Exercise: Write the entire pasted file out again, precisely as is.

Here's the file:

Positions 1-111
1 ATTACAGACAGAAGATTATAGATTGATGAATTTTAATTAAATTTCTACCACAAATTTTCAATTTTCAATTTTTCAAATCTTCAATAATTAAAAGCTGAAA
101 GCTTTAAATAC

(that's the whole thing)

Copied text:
Positions 1-111
1 ATTACAGACAGAAGATTATAGATTGATGAATTTTAATTAAATTTCTACCACAAATTTTCAATTTTCAATTTTTCAAATCTTCAATAATTAAAAGCTGAAA
101 GCTTTAAATAC